Gaming and Islam20 Sep 2023
Gaming has a large impact on the youth of today and most possibly for generations to come with massive innovations in tech, such as the Apple Vision Pro. As gaming becomes more accessible the influence it has is immense, but what are the implications for Islam as a whole and the Muslim population.
To see the implications we must look and see which famous and popular games represent Muslims in any way. One of which is Call of Duty: Modern Warfare 1, 2019 in the campaign mode Muslims are portrayed both positively and negatively. The first group of Muslims introduced in Modern warfare were AQ also known as Al Qatala, the killers in Arabic. This group is the main antagonist of the game as they are considered to be terrorists, they are first introduced in the second mission called Piccadilly. They are seen committing terrorist acts, attacking civilians and military personnel alike, their motive in the game is to expel Russian occupying forces from their fictional homeland called Urzikstan. They use the excuse of Jihad for their actions in the game.
However, on the other side of things, we meet a second Muslim portrayed group in the next Mission, named embedded, called the ULF or Urzikstan Liberation Front. This is a group of volunteer freedom fighters who are also against the invasion of Russia but also Al Qatala, as the main protagonist from this group called Farah considers them to be terrorists not freedom fighters. The ULF cooperates with western Special Forces such as the SAS, US Marines and CIA to expel the Russians and to fight against AQ.
The portrayal of 2 different groups Muslim groups shows that Activision was working to show that not all Muslims are terrorists and wish to cause the deaths of civilians, but rather show that most Muslims are peaceful and only wish to be free.
Another, great portrayal of Muslims that is much more recent is from FIFA 23 which added players that wear the hijab into the women’s division in the game. Gamers today can now play as the likes of , the defender for the Moroccan national team. This year’s FIFA game will be the first time since the incorporation of the women’s league in 2015 that a women which wears a hijab will be added to FIFA. This development combined with efforts to promote women’s football will be developing the inclusion of women in football. With an increase of 600,000 attendees to the women’s World Cup final from the previous record of 400,000 spectators. This development will be promoting girls to join football clubs and overall being more active, this will lead to lower or staggered rates of obesity from young ages and hopefully carry on into adulthood.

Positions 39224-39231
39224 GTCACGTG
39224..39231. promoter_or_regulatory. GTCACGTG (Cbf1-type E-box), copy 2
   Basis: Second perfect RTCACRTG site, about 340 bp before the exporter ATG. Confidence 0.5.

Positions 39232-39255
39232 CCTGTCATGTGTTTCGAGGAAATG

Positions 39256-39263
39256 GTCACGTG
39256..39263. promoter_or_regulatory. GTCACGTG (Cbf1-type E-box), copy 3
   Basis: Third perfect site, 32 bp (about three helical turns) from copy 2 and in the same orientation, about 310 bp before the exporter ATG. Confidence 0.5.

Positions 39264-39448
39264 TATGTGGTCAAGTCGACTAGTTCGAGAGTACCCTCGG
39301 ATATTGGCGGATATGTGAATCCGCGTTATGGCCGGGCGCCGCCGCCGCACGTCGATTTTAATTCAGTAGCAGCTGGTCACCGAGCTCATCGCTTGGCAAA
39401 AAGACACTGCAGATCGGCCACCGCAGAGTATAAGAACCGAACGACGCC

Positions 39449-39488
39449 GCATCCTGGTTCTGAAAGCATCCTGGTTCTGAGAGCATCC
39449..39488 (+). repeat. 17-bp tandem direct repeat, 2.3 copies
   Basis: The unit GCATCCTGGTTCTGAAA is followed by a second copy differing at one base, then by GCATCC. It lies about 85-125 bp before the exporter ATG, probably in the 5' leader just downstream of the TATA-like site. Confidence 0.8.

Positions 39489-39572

Lastly, I wish to mention the upcoming Assassin’s creed game by Ubisoft which will have players becoming Basim Ibn Ishaq in Baghdad, 861 AD. This next instalment of the Assassin’s Creed series will have them returning to the middle east, and the home of the inspiration for the series in general with an area being Alamut Castle. The Alamut Castle was one of the power bases of the historically accurate Order of the Assassins, also known as the Hashashin, we will hopefully be seeing references to the Islamic Golden Age, History of Baghdad and the Abbasids with its feature called History of Baghdad. Developers put massive work into researching and building the lost city of Baghdad in it’s golden age, the ambience will also be made with key sounds like the adhan and different language to emphasise the blending of cultures form the empire which stretched form the Maghrib (Modern day North Africa) and Sindh (modern day Pakistan). Moreover, it will include key historical figures such as Ali Ibn Muhammed, who led the Zanj Rebellion, and the Banu Musa who made large contributions to the field of mechanics. This game has many people in anticipation for its release and will hopefully open people’s eyes to Baghdad, Islam in the past and Muslim contributions to fields in science, maths, philosophy, and literature.
Overall, games are a large industry of entertainment which can teach many things to players and giving them a competitive edge in the real world as they would be inspired by these games and possibly making their own in a rapidly digitalising world. Moreover, the slow but steady introduction of Muslims being protagonist is positive as it could reduce islamophobia in the next generations and those who play the games.